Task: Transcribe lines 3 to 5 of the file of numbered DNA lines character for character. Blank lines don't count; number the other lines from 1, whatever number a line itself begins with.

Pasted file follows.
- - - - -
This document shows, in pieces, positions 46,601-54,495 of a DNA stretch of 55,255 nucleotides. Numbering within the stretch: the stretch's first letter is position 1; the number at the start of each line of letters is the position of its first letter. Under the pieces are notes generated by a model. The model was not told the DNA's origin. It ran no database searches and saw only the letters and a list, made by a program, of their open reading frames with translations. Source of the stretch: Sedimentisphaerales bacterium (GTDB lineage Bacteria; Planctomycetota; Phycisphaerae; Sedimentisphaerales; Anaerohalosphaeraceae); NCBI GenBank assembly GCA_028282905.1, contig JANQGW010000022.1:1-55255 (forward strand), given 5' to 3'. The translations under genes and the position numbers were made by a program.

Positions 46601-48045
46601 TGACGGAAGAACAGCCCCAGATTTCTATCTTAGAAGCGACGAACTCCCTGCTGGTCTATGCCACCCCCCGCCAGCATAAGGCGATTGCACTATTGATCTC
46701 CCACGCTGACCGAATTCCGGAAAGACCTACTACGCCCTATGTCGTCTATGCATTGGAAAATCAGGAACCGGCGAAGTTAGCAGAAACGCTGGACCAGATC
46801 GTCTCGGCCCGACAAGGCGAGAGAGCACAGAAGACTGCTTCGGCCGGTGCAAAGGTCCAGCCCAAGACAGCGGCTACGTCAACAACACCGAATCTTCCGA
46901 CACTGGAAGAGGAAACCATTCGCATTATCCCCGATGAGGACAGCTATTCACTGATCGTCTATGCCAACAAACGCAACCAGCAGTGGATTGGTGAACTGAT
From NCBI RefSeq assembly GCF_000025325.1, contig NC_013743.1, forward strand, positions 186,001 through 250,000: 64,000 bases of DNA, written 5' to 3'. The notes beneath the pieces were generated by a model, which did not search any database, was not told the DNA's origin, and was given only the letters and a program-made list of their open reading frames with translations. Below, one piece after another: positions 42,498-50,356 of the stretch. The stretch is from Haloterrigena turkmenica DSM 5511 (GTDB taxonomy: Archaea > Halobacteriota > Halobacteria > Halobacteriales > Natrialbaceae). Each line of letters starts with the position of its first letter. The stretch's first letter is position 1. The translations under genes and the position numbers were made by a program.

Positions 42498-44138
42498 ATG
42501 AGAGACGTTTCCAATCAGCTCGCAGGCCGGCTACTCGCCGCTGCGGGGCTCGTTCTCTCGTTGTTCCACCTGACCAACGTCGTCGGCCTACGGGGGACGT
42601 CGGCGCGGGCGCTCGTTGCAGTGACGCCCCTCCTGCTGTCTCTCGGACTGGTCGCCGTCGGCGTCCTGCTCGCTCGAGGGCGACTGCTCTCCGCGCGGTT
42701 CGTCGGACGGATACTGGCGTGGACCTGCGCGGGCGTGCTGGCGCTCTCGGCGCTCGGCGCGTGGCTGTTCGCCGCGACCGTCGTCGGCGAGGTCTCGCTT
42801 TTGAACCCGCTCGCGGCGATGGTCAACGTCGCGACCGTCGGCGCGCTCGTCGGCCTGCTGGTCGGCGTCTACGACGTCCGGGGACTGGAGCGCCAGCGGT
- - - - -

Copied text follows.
46601 TGACGGAAGAACAGCCCCAGATTTCTATCTTAGAAGCGACGAACTCCCTGCTGGTCTATGCCACCCCCCGCCAGCATAAGGCGATTGCACTATTGATCTC
46701 CCACGCTGACCGAATTCCGGAAAGACCTACTACGCCCTATGTCGTCTATGCATTGGAAAATCAGGAACCGGCGAAGTTAGCAGAAACGCTGGACCAGATC
46801 GTCTCGGCCCGACAAGGCGAGAGAGCACAGAAGACTGCTTCGGCCGGTGCAAAGGTCCAGCCCAAGACAGCGGCTACGTCAACAACACCGAATCTTCCGA